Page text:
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GMT registrar set for life in the bush

29th June 2017

Dr Cameron Hoare is a Generalist Medical Training (GMT) registrar dedicated to providing good primary and hospital care to the town he now calls home.

The Cardwell raised doctor decided on a tree change after his fourth year medical placement in Cloncurry, at the Flinders Medical Centre.

He said it was his James Cook University (JCU) medical degree that set him on his rural career path.

“When I started doing medicine I really enjoyed emergency medicine. One of my first elective placements was with the Queensland Ambulance Service in Townsville.

“I never really liked cities, but I liked the excitement of some emergency medicine and I liked pretty much everything (about medicine),” he said.

“Then I found a place (Cloncurry) where I could do proper general practice and still do emergency medicine.”

In Cloncurry, Dr Hoare met mentors Dr Bryan Conner, Dr Christopher Appleby and Dr Julie Verran at the Flinders Medical Centre. He said they showed him what proper General Practice was about.

“You look after patients in hospitals, you deal with a resuscitation or two, you put people’s bones back into place when they fall off a horse and (look after people in) palliative care, you do pretty much everything. All the proper general parts of General Practice were done in Cloncurry,” he said.

After his first placement as a medical student in the rural town, Dr Hoare returned in his sixth year of medicine and then again later to undertake GP training with the JCU unit, GMT.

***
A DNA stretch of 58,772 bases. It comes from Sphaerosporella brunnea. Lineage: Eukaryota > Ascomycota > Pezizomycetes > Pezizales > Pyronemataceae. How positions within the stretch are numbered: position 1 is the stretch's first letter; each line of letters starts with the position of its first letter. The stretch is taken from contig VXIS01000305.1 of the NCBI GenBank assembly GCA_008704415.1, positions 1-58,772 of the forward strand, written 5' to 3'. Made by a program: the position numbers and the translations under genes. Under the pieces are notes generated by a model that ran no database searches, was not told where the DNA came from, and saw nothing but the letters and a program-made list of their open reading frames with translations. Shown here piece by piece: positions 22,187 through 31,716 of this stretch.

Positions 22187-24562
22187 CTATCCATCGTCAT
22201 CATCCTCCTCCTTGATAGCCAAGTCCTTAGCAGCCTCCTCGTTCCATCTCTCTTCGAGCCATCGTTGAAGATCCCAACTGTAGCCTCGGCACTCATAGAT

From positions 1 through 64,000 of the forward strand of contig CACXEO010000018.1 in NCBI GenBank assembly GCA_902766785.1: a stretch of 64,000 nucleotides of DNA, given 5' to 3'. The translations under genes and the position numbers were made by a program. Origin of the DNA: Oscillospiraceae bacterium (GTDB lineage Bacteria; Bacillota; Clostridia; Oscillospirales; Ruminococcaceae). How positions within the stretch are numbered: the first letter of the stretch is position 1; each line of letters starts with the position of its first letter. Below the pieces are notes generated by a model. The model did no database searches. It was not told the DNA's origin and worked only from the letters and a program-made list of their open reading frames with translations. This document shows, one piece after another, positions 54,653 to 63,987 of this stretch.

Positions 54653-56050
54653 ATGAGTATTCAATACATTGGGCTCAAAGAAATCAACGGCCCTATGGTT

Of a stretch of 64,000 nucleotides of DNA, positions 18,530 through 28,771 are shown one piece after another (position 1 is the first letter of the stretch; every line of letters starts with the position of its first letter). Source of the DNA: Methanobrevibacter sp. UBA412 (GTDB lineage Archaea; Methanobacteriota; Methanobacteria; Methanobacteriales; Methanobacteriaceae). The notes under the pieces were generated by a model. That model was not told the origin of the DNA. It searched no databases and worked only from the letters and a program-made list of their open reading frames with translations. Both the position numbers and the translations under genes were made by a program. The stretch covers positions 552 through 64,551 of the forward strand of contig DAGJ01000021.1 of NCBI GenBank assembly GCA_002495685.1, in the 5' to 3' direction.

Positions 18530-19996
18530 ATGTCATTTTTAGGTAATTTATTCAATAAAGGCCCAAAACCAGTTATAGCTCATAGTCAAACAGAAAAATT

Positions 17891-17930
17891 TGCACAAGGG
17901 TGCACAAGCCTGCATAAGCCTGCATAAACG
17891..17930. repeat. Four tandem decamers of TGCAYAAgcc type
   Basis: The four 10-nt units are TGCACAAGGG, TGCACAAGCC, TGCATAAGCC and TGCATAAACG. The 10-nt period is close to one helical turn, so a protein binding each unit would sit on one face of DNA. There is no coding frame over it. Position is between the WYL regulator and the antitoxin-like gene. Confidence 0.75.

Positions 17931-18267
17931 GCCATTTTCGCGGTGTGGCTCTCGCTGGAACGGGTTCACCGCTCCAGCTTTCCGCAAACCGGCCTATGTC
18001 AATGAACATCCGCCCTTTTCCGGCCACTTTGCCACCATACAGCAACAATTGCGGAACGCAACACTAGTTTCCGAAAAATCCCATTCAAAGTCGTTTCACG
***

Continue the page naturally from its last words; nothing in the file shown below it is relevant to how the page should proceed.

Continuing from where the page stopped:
He applauded the GMT program, saying it strongly encouraged doctors to take up rural and remote posts.

“GMT definitely have an advantage there that they are providing registrar training and trying to support registrars training out west, which is actually a great success.”

Set to fellow with the Royal Australian College of General Practitioners in 2018, Dr Hoare has his sights firmly set on a long and rewarding career in the bush.

“Ideally I would probably want to end up being the practice owner of Flinders Medical Centre and the Medical Superintendent of Cloncurry and Julia Creek Hospitals at the same time. But I have to get a few more years of experience before I can do that.

“Overall the quality of the medicine is great, the continuity of care is great, the skills and knowledge that I acquire are fantastic.”

Dr Hoare said he was grateful for the guidance of his mentors including Dr Leonie Fromberg.

“She started as a registrar in Cloncurry about six or seven years ago and is now one of the qualified fellowed GPs in Cloncurry. She has been a great support and a role model,” he said. “Brian Conner is probably the best mentor any registrar could ask for.”

“The other person I have to thank is my boyfriend Craig. When we first started dating I told him my future is probably going to be out bush somewhere. He took the brave step of following me to Cloncurry, where he had never been before or had any friends or family or connections. He’s been a really good support for me out here.”

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